As for issues of transparency, Sukondhadpatipak agreed that there should be more on-the-ground communication between the Thai authorities and the camp residents.
A lack of information and a lack of faith are issues that many people in the camp struggle with. Last October, Law Ba Htoo, a refugee in Mae La for 25 years, was informed that he and his family are now eligible for resettlement in the US. Since then, they have been eagerly preparing for their final departure from the camps, and even attended cultural orientation training sessions in March to acclimate them to traveling and living in a new country, he said.
But after March, there has been no news. Since Law Ba Htoo was previously warned that he should be ready to leave at a moment’s notice, the 39-year-old Karen man has been cooped up in his home, afraid to leave for the past three months. With his wife and children residing in a different camp about 30 km from Mae La, he misses them very much and they speak daily on the phone.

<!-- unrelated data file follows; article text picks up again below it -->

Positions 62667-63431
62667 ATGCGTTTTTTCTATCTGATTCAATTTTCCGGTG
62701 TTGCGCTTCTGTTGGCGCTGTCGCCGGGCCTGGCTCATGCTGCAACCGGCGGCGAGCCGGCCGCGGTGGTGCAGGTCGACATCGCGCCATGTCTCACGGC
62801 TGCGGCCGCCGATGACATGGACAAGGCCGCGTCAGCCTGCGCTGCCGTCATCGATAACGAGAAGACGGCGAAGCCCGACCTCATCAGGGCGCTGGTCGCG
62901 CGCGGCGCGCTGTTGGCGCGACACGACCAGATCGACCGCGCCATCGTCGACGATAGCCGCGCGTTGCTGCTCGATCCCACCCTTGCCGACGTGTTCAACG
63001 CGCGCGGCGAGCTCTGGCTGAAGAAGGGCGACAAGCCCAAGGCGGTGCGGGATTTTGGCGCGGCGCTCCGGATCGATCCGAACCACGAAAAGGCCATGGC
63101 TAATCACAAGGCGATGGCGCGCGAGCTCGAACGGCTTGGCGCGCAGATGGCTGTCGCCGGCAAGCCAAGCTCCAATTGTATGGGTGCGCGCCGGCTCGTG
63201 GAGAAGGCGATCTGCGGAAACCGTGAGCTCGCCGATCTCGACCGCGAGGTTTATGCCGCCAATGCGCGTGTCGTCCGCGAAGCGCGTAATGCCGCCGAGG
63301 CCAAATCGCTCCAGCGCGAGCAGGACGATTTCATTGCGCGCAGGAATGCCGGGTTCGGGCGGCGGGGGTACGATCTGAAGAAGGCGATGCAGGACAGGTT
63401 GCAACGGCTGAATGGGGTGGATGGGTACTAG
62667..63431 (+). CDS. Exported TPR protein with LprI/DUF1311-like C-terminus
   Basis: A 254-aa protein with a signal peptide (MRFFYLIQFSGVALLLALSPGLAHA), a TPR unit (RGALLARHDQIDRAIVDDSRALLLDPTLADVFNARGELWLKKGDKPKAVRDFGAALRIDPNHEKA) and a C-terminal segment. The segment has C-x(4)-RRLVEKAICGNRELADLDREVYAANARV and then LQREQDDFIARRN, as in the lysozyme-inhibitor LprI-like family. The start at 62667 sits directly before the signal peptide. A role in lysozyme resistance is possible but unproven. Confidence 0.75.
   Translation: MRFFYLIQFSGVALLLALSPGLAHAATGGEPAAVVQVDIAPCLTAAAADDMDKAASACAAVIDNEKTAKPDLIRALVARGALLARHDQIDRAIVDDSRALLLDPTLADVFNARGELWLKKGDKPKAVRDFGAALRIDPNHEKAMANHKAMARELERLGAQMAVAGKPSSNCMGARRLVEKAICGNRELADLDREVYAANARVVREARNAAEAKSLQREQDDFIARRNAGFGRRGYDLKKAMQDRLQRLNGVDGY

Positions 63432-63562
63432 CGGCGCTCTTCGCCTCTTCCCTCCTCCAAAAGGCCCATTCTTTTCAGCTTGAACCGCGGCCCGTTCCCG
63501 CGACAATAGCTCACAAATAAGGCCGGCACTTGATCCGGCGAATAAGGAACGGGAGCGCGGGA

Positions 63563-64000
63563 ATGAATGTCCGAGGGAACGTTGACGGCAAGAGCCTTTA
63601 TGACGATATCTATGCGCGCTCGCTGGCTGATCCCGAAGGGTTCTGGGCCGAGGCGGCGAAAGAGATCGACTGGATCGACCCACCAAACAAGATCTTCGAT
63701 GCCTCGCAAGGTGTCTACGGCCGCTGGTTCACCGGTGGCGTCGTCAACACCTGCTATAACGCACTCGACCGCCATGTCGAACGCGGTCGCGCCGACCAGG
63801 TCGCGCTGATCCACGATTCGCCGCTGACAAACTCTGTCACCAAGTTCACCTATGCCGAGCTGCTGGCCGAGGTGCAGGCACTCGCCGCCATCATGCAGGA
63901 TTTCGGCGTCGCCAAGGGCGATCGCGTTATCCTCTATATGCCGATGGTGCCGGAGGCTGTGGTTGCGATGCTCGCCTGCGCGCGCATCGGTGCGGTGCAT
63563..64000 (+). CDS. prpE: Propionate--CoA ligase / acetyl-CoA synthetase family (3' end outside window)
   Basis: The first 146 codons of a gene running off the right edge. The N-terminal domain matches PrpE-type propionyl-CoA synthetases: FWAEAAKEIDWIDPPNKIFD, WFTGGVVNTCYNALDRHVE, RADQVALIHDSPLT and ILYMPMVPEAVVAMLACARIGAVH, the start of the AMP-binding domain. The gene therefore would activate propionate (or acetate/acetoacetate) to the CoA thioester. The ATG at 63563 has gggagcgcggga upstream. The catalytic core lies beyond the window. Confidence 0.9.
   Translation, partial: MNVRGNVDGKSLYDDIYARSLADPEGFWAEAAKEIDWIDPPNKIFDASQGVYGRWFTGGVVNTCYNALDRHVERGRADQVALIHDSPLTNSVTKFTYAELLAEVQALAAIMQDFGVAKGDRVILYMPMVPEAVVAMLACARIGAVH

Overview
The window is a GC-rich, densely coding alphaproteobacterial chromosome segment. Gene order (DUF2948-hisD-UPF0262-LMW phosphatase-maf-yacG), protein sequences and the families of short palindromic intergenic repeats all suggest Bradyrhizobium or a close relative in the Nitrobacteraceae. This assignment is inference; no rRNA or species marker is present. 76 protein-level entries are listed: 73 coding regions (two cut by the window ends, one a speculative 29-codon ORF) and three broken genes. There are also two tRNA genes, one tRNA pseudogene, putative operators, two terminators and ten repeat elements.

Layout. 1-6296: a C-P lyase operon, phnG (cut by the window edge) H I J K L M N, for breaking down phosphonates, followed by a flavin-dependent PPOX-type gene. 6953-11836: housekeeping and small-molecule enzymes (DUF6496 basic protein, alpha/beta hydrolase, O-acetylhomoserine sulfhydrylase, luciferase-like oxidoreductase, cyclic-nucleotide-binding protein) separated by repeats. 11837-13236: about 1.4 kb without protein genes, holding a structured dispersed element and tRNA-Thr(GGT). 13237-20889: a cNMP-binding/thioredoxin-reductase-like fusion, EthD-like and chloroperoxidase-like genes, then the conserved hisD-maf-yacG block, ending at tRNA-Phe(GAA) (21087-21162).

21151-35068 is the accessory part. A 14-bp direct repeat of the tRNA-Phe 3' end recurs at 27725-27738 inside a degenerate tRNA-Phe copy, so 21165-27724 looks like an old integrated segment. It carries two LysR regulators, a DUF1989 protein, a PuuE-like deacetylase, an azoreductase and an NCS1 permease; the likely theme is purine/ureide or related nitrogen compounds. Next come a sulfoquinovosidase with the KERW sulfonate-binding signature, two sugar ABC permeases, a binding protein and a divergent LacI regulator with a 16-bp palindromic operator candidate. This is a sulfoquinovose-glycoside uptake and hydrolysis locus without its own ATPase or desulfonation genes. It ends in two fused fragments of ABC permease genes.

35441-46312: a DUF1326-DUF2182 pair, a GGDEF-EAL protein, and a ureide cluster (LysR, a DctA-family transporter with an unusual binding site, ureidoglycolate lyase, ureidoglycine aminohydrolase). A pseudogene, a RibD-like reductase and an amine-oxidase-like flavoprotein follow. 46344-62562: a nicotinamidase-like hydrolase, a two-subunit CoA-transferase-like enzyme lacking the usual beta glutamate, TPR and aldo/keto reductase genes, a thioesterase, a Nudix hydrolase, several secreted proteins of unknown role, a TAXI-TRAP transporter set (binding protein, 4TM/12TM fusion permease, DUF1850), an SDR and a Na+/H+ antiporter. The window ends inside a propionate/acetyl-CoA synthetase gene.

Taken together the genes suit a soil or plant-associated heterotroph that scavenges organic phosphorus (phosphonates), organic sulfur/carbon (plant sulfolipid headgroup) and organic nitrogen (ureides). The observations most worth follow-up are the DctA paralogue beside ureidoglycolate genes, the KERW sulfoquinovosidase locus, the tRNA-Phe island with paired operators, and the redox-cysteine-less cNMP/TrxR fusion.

“Some of my friends… have gone to the US, and some are still here. I am confused about this and no one tells me anything,” Law Ba Htoo said. Queries to the UNHCR were unsuccessful, as the staff could not provide him and his family with a firm departure date.
Despite this long wait, Law Ba Htoo believes that he is blessed to have been chosen, as being resettled in a third country is the majority of camp residents’ desire. Forced to flee from his home when he was just 14 after the Burmese military burned down his village, Law Ba Htoo considers himself a lucky man. After all, he met his future wife while holding a job at a refugee clinic in Mae Sot, has two daughters, and is now looking forward to a new life in Dallas, Texas. He has no desire to look back.
“Even if I go back to Burma now, it would still be the same situation. It would not be better for us,” he said. “We already know the ending to that story.”